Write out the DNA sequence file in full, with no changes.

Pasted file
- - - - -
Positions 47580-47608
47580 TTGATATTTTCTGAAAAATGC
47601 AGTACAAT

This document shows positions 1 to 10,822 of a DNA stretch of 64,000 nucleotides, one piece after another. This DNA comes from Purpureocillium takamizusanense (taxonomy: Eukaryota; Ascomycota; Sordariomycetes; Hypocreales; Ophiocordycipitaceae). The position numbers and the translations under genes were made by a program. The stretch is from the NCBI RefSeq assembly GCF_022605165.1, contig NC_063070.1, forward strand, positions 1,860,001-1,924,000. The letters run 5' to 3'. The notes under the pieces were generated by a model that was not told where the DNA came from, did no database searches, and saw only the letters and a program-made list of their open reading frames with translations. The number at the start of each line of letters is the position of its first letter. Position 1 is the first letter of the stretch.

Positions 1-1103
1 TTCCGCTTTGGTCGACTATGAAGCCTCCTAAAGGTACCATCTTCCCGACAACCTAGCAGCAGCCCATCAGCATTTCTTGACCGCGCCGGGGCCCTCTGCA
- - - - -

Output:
Positions 47580-47608
47580 TTGATATTTTCTGAAAAATGC
47601 AGTACAAT

This document shows positions 1 to 10,822 of a DNA stretch of 64,000 nucleotides, one piece after another. This DNA comes from Purpureocillium takamizusanense (taxonomy: Eukaryota; Ascomycota; Sordariomycetes; Hypocreales; Ophiocordycipitaceae). The position numbers and the translations under genes were made by a program. The stretch is from the NCBI RefSeq assembly GCF_022605165.1, contig NC_063070.1, forward strand, positions 1,860,001-1,924,000. The letters run 5' to 3'. The notes under the pieces were generated by a model that was not told where the DNA came from, did no database searches, and saw only the letters and a program-made list of their open reading frames with translations. The number at the start of each line of letters is the position of its first letter. Position 1 is the first letter of the stretch.

Positions 1-1103
1 TTCCGCTTTGGTCGACTATGAAGCCTCCTAAAGGTACCATCTTCCCGACAACCTAGCAGCAGCCCATCAGCATTTCTTGACCGCGCCGGGGCCCTCTGCA